Peters getting comfy at corner for Bulldogs

Jamal Peters
Staff Writer

Ask and you shall receive, or in Jamal Peters’ case, ask and you shall move to corner.
The Mississippi State defensive back has the athleticism to play all over the football field for the Bulldogs. He started his career at safety in 2015 and even saw some action at receiver in the spring of 2016.
Yet when injuries depleted MSU’s depth at cornerback last fall, Peters jokingly had a request. The Bulldogs’ coaching staff didn’t see any humor in the question.
“When I saw we needed a corner, I went to (MSU cornerbacks coach Terrell Buckley) and, I was just playing, but I said, ‘Coach, I want to play corner,’” Peters recalled. “Then, probably two days later, they said they were putting me at corner.”
As Peters gets ready to enter his junior season this fall, cornerback has become his new home. That’s where the 6-foot-2, 218-pound Bassfield native will be when MSU opens its season in September.
It’s a spot even Peters himself says he couldn’t have imagined he’d be in when he first got to Starkville a couple of years ago. Yet here he is, entering his second season at corner after converting from his familiar safety spot, ready to make life miserable for receivers and quarterbacks in the Southeastern Conference.
Buckley is the man charged with making sure Peters can handle the challenge and so far, so good says the 14-year NFL veteran and former Super Bowl champion, even though the learning curve Peters faces is steep.
“You are talking about a young man that has never played corner,” Buckley said of Peters. “I am teaching him on the run against the top competition in the country. He is big and dealing with shifty guys and learning all this stuff that takes a year or two to learn.”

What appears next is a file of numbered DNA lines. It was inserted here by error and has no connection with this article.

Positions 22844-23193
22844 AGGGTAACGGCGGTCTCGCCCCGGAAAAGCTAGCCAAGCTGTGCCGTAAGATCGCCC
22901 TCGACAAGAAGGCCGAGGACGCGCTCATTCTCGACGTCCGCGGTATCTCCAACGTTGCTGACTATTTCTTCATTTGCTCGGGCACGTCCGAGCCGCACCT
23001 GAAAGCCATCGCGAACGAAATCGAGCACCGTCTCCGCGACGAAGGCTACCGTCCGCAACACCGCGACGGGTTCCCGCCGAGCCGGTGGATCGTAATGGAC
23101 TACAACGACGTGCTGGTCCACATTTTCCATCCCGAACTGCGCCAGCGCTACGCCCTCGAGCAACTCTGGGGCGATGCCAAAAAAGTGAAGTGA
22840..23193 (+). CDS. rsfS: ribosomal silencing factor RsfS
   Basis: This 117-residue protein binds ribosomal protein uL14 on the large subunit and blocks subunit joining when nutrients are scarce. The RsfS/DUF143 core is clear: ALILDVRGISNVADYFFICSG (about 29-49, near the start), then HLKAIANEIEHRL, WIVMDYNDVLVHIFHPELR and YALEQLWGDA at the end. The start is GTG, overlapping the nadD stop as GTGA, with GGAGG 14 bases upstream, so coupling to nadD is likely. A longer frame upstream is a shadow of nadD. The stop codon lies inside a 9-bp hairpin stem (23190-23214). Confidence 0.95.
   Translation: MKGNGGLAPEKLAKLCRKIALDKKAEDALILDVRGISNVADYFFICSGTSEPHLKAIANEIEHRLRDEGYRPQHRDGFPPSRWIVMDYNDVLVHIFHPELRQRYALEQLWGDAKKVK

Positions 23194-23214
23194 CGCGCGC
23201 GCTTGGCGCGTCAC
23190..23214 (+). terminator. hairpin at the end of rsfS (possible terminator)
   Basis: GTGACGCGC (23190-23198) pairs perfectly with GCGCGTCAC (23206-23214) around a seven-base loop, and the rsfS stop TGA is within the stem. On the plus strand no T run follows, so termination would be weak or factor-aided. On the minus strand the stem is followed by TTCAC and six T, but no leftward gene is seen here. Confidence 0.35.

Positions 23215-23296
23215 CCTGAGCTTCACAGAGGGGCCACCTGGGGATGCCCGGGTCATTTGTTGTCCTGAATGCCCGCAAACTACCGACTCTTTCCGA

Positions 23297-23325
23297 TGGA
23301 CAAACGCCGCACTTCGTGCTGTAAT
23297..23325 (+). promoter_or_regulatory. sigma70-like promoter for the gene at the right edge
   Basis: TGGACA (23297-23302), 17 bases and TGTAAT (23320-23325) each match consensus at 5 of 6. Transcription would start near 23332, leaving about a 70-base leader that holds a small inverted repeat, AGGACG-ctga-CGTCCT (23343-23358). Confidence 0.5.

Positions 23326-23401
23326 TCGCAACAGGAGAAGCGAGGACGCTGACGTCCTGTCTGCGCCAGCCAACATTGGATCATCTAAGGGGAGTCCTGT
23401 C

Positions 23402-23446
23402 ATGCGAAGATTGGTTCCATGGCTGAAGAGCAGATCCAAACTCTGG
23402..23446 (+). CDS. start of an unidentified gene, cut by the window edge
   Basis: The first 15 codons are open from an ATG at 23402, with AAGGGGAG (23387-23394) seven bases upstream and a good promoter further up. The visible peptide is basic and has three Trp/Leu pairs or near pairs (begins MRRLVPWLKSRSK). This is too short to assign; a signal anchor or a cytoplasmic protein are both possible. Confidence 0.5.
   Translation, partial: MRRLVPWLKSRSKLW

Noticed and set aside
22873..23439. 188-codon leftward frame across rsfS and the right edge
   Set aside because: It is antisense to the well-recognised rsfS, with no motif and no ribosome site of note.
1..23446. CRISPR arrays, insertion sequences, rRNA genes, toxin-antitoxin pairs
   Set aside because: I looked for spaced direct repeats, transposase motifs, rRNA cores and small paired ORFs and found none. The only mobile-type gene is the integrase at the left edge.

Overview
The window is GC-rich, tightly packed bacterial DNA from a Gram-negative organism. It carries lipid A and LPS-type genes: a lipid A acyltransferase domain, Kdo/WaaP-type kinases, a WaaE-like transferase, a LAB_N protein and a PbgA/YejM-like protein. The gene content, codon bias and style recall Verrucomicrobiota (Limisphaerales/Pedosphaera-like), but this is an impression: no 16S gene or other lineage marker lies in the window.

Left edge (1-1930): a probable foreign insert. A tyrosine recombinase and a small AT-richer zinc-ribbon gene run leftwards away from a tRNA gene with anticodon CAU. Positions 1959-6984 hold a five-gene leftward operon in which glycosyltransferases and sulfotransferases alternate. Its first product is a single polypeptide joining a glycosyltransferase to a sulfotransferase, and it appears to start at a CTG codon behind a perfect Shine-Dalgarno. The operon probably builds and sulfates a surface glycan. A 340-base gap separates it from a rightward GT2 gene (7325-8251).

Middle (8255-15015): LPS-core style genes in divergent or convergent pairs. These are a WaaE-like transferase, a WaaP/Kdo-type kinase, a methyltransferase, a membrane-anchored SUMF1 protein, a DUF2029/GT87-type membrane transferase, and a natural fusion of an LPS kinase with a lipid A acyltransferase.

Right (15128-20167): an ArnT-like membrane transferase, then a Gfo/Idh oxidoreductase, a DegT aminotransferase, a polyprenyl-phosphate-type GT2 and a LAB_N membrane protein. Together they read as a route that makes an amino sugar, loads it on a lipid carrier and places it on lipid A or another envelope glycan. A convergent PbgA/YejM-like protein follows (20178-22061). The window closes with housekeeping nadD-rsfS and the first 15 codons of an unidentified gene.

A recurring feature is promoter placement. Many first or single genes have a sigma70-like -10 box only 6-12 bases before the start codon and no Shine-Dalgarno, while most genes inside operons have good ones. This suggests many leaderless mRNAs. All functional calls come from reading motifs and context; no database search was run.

Buckley compares Peters to a former standout that Buckley had the opportunity to coach at Florida State.
Xavier Rhodes, now a cornerback for the Minnesota Vikings, came to FSU in 2009 as a wide receiver. Just two games into the 2009 season, Rhodes was injured, causing him to miss the season. He received a medical redshirt and used the time away from the field to master the cornerback position. Rhodes ultimately became a first-round NFL Draft pick.
Even for a talent like Rhodes, Buckley remembered it took time to develop.
“It took (Rhodes) six months to lean the angles, the proper steps, how to finish on the deep ball and which way to turn,” Buckley recalled.
Peters has already shown flashes he’s figuring things out as well. Perhaps his most memorable play of a year ago came in the Egg Bowl. Early in the second quarter, Peters pulled off an acrobatic interception where he tipped the ball away from Ole Miss receiver Quincy Adeboyejo in the end zone, juggled it, then caught it in bounds. State led the game 20-10 at that moment. Sparked by the turnover, the Bulldogs went on to add another touchdown on the ensuing drive before going on to blow out the Rebels 55-20.
The confidence gained from that play still rests in Peters’ mind.
“When I got that pick against Ole Miss, that’s a big game against a rival, and my mind all week was locked in that I had to get a pick,” Peters said. “After I got that pick, I was so comfortable with everything. That’s carried over and now I’m comfortable with everything I do. If I make a big play, people aren’t used to it yet, but they’ll get used to it.”
With more time at the position and his comfort level rising, Peters’ stock is also on the rise. There is little doubt about that. However Buckley says there is still a long way for Peters to go.
“For me, he’s not close to where he needs to be,” Buckley said. “I want more out of him and he will tell you.”
At least now it appears Peters can settle in and make the improvements Buckley demands. After multiple positions, it seems Peters has landed at his final destination. That is, at least until he makes another request.
“I think I’m a full-time corner now, but I still think about receiver,” Peters said. “I might joke around with (wide receivers coach Billy Gonzales) and (head coach Dan Mullen) because I might want to catch the ball every now and then.
“I can play both really. Nobody else is playing both in the SEC. Why can’t I do it?”
You never know. If Peters asks, he just might receive yet again.